(San Francisco, CA)—Prepare to be surprised, delighted and entertained by the inspiring members of the Young@Heart Chorus, a New England senior citizens chorus that has delighted audiences worldwide with their renditions of songs by everyone from The Clash to Coldplay. As Stephen Walker’s critically acclaimed documentary begins, the retirees, led by their demanding musical director, are rehearsing their new show, struggling with Sonic Youth’s dissonant rock anthem “Schizophrenia” and giving new meaning to James Brown’s “I Feel Good.” What ultimately emerges is a funny and unexpectedly moving testament to friendship, creative inspiration and expectations defied. YOUNG@HEART will premiere on the Emmy® Award–winning PBS series Independent Lens on Tuesday, January 12, at 9pm (check local listings).
YOUNG@HEART chronicles seven unforgettable weeks in the lives of the members of the Young@Heart Chorus as they prepare for a one-night-only concert in their hometown of Northampton, Massachusetts. Guided by longtime director Bob Cilman, the group is made up of two dozen spirited seniors—former schoolteachers, executives, doctors and food service workers—who specialize in reinterpreting rock, punk and R&B classics from their unique perspective.
With less than two months to go until the concert, the performers struggle with the new lyrics and unfamiliar melodies of seven new songs. During their thrice-weekly rehearsals, they gradually take possession of music ranging from R&B classics like Allen Toussaint’s “Yes We Can Can” to Coldplay’s emotionally powerful ballad “Fix You,” upending assumptions about old age, love, sex and death.
Starting out as a lighthearted look at a quirky musical group, the film gains unexpected gravitas when two members of the chorus die within days of each other and the lyrics of the group’s repertoire take on powerful new significance. From 92-year-old war bride Eileen Hall’s rousing rendition of The Clash’s “Should I Stay or Should I Go?” to Pat Linderme’s moving interpretation of Prince’s “Nothing Compares 2 U,” each performance responds to the ravages of age with startling emotional depth. And after almost two months of shooting, the Young@Heart Chorus delivers a triumphant performance that celebrates the joy of music and the lives of their lost friends. The end result is an inspirational journey with a singular group of people who may be old in body, but refuse to grow old in spirit.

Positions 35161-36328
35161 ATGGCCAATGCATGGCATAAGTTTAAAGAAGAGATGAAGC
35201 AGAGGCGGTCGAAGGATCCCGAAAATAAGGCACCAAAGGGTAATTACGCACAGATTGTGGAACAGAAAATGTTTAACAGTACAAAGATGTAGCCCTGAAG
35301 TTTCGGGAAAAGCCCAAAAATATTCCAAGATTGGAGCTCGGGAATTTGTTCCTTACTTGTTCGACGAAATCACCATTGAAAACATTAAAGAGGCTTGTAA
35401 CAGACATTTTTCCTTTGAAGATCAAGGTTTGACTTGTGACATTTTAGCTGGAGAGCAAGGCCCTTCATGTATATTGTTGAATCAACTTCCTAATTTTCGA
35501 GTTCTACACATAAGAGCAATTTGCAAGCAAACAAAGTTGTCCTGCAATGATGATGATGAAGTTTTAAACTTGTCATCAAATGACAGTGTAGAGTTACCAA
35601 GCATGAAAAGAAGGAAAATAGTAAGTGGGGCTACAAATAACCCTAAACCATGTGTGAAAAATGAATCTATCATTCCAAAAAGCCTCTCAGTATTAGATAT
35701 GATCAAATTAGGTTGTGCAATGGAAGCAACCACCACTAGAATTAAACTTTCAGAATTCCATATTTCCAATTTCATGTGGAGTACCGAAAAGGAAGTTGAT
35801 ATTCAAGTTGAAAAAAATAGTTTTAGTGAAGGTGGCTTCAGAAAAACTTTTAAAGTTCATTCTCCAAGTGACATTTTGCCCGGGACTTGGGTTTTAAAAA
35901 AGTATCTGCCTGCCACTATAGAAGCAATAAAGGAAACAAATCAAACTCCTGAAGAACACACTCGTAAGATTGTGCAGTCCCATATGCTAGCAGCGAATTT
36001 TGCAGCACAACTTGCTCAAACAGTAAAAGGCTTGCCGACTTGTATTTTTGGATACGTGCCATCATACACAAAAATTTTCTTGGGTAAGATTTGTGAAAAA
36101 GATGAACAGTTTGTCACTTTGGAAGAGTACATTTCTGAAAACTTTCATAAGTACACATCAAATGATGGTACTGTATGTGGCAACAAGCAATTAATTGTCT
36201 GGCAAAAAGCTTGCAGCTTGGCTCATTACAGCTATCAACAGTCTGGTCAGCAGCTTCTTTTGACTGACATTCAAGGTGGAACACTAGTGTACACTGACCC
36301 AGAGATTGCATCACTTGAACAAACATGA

YOUNG@HEART was directed and is narrated by Stephen Walker and was produced by Sally George. Hannah Beckerman was executive producer. Eddie Marritz was director of photography, and Chris King was editor.
To learn more about the film and the issues involved with it, visit the companion website for YOUNG@HEART at www.pbs.org/independentlens/young-at-heart. Get detailed information on the film, watch preview clips, read an interview with the filmmaker, and explore the subject in depth with links and resources. The site also features a Talkback section where viewers can share their ideas and opinions.
About the Filmmaker
Stephen Walker (director) has directed 23 films for the BBC and Channel Four, including Hiroshima—A Day That Shook the World, which was nominated for three Emmys®, including Best Director and Best Cinematography, was winner of the Emmy® for Best Music and Sound, and winner of the National Geographic Cine Golden Eagle Award, and the critically acclaimed Faking It: Punk to Conductor, winner of the 2003 Montreux Rose d’Or and International Press Prize awards and a BAFTA®. Walker also directed Hardcore, a film about the Los Angeles porn industry, nominated for the Grierson Award for Best Documentary 2001, and Waiting for Harvey. Walker has directed drama for BBC TV, including Prisoners in Time, starring John Hurt and winner of the Writer’s Guild of Great Britain Award for Best Television Drama. Walker has also written two books, most recently Shockwave: Countdown to Hiroshima (Harper Collins 2005), which made The New York Times best-seller list, and King of Cannes, a riotous account of his two weeks at the famous film festival. He lives in London, England, with his wife, Sally George, and their daughter, Kitty.
About Independent Lens
Independent Lens is an Emmy® Award–winning weekly series airing on PBS. The acclaimed anthology series features documentaries and a limited number of fiction films united by the creative freedom, artistic achievement and unflinching visions of their independent producers. Independent Lens features unforgettable stories about unique individuals, communities and moments in history. Presented by ITVS, the series is supported by interactive companion websites and national publicity and community engagement campaigns. Independent Lens is jointly curated by ITVS and PBS and is funded by the Corporation for Public Broadcasting, a private corporation funded by the American people, with additional funding provided by PBS and the National Endowment for the Arts. The series producer is Lois Vossen. Further information about the series is available at www.pbs.org/independentlens.
For the program companion website, visit pbs.org/independentlens/young-at-heart
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